OUR Lord Jesus Christ, who hath left power to his Church to absolve all sinners who truly repent and believe in him, of his great mercy forgive thee thine offences: And by his authority committed to me, I absolve thee from all thy sins, In the Name of the Father, and of the Son, and of the Holy Ghost. Amen.”

    The “authority” derives from the words in the ordination Service:
    When this Prayer is done, the Bishop with the Priests present, shall lay their hands severally upon the head of every one that receiveth the Order of Priesthood; the receivers humbly kneeling, and the Bishop saying,
    RECEIVE the Holy Ghost for the Office and Work of a Priest in the Church of God, now committed unto thee by the Imposition of our hands. Whose sins thou dost forgive, they are forgiven; and whose sins thou dost retain, they are retained. And be thou a faithful Dispenser of the Word of God, and of his holy Sacraments; In the Name of the Father, and of the Son, and of the Holy Ghost. Amen.

    Then the Bishop shall deliver to every one of them kneeling the Bible into his hand, saying,
    TAKE thou Authority to preach the Word of God, and to minister the holy Sacraments in the Congregation, where thou shalt be lawfully appointed thereunto.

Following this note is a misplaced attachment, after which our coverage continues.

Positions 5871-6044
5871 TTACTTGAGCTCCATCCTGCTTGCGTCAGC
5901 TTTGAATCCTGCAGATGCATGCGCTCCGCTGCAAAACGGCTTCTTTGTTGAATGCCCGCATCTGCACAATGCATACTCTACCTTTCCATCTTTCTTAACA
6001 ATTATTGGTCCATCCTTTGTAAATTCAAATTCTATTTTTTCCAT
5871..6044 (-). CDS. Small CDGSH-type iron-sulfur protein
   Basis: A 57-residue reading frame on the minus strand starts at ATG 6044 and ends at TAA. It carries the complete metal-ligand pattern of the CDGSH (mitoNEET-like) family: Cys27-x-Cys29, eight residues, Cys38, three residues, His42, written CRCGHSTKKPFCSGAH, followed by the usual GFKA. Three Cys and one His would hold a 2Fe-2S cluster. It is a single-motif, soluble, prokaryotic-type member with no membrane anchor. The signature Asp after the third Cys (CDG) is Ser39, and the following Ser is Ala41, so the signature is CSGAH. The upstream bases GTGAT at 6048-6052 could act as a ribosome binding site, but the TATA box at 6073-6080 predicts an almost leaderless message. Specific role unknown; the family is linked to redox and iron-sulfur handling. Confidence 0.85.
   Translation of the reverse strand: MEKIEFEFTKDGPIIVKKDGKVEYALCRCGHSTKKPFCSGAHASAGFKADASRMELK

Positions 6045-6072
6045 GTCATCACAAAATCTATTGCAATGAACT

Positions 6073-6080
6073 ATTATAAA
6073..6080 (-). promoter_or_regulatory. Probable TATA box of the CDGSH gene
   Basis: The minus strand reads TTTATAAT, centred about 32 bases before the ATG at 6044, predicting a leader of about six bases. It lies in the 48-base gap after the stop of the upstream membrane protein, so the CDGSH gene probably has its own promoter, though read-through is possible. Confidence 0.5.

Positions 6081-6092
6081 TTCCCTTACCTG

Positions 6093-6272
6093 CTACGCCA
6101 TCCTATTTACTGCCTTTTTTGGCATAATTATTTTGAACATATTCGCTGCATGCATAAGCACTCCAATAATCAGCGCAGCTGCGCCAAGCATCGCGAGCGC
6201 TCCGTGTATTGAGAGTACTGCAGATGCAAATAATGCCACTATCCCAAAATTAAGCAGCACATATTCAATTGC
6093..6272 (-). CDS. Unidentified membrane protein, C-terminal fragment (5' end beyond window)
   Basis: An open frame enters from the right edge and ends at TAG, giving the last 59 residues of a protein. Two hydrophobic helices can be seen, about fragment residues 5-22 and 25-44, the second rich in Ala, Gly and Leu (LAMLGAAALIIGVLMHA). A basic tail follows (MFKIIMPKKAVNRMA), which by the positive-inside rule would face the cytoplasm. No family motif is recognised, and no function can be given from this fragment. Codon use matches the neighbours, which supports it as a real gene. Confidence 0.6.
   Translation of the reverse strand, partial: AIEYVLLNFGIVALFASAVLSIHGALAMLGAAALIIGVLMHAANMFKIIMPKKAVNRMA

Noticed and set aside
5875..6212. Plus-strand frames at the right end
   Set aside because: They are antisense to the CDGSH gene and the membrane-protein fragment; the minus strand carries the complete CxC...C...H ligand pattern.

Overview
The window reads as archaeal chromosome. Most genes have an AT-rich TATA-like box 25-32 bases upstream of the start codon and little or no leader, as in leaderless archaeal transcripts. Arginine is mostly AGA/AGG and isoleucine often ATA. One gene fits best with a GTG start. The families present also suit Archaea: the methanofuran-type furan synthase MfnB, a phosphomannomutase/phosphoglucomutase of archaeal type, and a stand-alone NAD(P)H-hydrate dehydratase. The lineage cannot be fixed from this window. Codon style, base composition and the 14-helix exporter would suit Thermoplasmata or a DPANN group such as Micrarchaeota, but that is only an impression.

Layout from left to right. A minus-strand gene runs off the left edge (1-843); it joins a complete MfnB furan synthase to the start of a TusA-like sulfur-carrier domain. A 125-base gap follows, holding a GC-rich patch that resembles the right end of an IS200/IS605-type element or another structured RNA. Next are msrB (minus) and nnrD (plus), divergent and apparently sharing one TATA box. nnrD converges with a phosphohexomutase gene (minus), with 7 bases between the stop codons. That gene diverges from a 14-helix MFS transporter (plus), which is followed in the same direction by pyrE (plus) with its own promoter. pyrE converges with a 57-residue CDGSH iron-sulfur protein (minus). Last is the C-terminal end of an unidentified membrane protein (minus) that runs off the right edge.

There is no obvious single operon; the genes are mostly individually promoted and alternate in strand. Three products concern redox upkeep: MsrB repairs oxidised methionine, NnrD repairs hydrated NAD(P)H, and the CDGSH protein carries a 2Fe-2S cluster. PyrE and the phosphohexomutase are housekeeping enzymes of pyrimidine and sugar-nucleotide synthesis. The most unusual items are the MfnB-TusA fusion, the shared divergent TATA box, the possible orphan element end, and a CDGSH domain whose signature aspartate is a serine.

Though its use had never entirely died out, its widespread revival form the middle of the 19th.century onwards in the wake of the Oxford Movement led to debates in the House of Lords.

    Those Anglicans minded to accept the Hioly Father’s generous invitation will be no strangers to the practice. Most Anglo-Catholic manuals taught that mortal sin required confession and absoultion for a satisfactory quieting of conscience.

    Regards
    John U.K.

  18. ChadS says:

    I would like to mention a few things about property ownership. There have been several churches in the U.S. that have sought to align themselves with more traditional minded bishops either in Africa or South America. One point in case is the Diocese of Pittsburgh where both a majority of Episcopal parishes and even the Bishop himself voted to secede from the Episcopal Church and align with the Bishop of the Southern Cone in South America.

    This set off a series of recent court challenges on who owned what. It all appeared to be very messy depending on how property was originally deeded and how it was bought. For example a parish originally started in the 1800s on landed deeded to the Episcopal Church could find their parish church owned by the Episcopal Church, but later additions to the land for things like a parking lot or rectory could be owned by the parish. Or the exact opposite could happen with the land originally being a gift to the parish by a family years ago. So in some cases the parish could have complete control over the church building or could have no control.

    I think in the case of the Diocese of Pittsburgh they are trying to keep things out of court as much as possible, but I believe there are in essence two bishops in Pittsburgh, one for the traditional Episcopals in alignment with the Southern Cone and another aligned with the Episcopal Church in the United States. As far as I know, the Episcopal Church kept its catheral and the traditional minded bishop had to set up shop elsewhere.

    ChadS